Introduction to SSH Public Key
In this tutorial we are going to add our public key for authentication through SSH. There are many benefits to this type of setup which include:
Once you have your public key that you generated via PuTTY and/or Linux Commandline, you will need to add it to the destination server that you are trying to connect to.
If you have not generated your public and private key yet you can follow either of the below howtos:
How to Set Up SSH Keys with PuTTYHow to Set Up SSH Keys with Linux Commandline
To do this we will first create the hidden .ssh directory:
Now we will create/edit the authorized_keys that will be located inside the .ssh directory we just created.
You should now paste your public key into this file. Please note make sure they key is contained on one line.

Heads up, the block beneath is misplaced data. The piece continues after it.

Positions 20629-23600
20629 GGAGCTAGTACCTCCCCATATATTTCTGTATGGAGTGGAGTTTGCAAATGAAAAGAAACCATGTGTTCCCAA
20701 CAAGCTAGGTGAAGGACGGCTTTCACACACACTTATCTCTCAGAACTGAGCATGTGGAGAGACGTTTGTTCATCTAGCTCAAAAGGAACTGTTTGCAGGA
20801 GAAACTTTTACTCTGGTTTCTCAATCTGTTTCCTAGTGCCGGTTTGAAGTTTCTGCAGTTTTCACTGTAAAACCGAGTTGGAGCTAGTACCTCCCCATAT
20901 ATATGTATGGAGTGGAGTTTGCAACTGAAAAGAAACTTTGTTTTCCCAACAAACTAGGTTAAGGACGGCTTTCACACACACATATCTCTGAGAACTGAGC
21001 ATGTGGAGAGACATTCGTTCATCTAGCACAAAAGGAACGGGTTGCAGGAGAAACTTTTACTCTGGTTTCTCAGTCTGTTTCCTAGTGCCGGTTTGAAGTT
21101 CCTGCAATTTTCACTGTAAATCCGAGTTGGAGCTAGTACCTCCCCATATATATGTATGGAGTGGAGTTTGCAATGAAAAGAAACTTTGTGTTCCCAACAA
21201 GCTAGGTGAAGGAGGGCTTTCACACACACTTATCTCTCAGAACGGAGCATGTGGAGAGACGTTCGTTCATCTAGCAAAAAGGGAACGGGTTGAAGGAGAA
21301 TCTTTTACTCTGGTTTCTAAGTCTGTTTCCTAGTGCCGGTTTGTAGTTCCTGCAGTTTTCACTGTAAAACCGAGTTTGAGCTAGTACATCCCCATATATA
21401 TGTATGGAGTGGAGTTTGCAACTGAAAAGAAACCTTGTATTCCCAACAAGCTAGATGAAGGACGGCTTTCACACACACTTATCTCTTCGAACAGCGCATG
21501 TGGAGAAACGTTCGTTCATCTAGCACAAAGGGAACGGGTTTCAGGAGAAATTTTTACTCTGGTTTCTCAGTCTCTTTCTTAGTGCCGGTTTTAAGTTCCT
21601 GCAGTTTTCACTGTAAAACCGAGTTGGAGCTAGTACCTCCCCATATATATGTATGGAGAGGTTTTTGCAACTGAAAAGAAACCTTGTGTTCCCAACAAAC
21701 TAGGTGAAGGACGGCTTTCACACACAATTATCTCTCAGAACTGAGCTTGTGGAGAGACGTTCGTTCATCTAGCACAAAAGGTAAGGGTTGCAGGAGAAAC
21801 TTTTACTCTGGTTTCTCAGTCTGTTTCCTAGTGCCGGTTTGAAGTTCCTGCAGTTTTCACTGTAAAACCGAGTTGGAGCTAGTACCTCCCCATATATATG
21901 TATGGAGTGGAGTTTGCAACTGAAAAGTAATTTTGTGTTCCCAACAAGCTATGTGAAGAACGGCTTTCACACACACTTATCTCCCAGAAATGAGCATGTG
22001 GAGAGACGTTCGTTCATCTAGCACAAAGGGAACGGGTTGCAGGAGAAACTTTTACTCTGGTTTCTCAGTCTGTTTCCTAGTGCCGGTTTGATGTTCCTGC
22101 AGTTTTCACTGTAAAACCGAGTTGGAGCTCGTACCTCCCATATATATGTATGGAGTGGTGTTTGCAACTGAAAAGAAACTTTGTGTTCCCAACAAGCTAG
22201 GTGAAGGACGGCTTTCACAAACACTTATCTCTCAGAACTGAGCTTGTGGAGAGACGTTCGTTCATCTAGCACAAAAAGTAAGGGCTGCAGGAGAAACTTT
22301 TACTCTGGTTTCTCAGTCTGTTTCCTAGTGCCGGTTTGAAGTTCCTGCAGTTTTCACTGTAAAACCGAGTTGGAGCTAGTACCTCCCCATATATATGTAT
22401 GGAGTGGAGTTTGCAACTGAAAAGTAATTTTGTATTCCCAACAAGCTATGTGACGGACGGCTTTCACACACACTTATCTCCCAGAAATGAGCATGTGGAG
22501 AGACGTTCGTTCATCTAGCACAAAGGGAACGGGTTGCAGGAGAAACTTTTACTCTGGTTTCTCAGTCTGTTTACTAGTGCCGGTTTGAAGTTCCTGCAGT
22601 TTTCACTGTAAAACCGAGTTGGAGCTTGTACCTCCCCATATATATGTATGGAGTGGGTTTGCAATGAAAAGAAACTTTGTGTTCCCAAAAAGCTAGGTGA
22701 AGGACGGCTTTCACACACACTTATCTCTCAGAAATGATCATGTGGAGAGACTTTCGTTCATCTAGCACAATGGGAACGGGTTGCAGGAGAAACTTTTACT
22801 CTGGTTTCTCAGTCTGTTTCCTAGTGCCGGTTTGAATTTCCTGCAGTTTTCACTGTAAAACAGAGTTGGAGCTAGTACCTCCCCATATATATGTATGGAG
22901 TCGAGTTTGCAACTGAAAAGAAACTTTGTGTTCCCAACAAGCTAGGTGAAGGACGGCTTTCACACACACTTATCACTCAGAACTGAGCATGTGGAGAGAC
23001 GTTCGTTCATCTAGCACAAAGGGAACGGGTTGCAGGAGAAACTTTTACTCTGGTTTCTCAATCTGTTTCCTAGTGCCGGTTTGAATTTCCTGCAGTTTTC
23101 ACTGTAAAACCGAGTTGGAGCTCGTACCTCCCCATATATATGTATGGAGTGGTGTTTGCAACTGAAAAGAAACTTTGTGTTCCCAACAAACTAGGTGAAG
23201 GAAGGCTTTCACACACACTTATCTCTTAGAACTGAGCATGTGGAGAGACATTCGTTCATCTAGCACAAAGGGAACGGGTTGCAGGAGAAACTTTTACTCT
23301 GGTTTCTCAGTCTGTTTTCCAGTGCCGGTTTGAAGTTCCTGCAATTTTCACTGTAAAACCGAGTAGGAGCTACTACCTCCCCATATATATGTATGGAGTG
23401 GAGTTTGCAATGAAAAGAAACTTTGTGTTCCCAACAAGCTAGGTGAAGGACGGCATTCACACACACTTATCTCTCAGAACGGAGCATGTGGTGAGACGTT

Example should look like this:
# cat .ssh/authorized_keys ssh-rsa AAAAB3NzaC1yc2EAAAABIwAAAQEAt+PzzOFcecabwsXnjPPd+eqrqF5d2qh6kRIbnInSgwqWlPvnyfxa2Ye1xhGjCssbYdPWA7epJ/42yMFQfg6RGynW9XjWMomWeA/1+2LGY4B7JBJQfuTdDB/AimJRQvlSmxklfktmuqx0S8u67mLdkRWY+uQD8Ec7TCxWC9pU5Hv3Hq4Rfg5KLZl/gcJyMCr3nhKXXnL65pAM0EdCmkefHxvHJ4InVuzXmDru7GVQXH1bd3Uy9UIRhIs9wORlTvwesUzWEH/eTCjGSTgGRaEguo9FISRcilODuYQrcrvN8eILZxXNsiprw0azMibonkb3yuQ6mfVxtRoB4JL3vsFIbw== solarvps_key
Let’s now set permissions on the key files:
chmod 700 ~/.ssh chmod 600 ~/.ssh/id_rsa
The above permissions are required if StrictModes is set to yes in /etc/ssh/sshd_config (the default).
You should now be able to SSH to your server using your SSH Key authentication.
Tags: Security, ssh, centos, keys, Public Key
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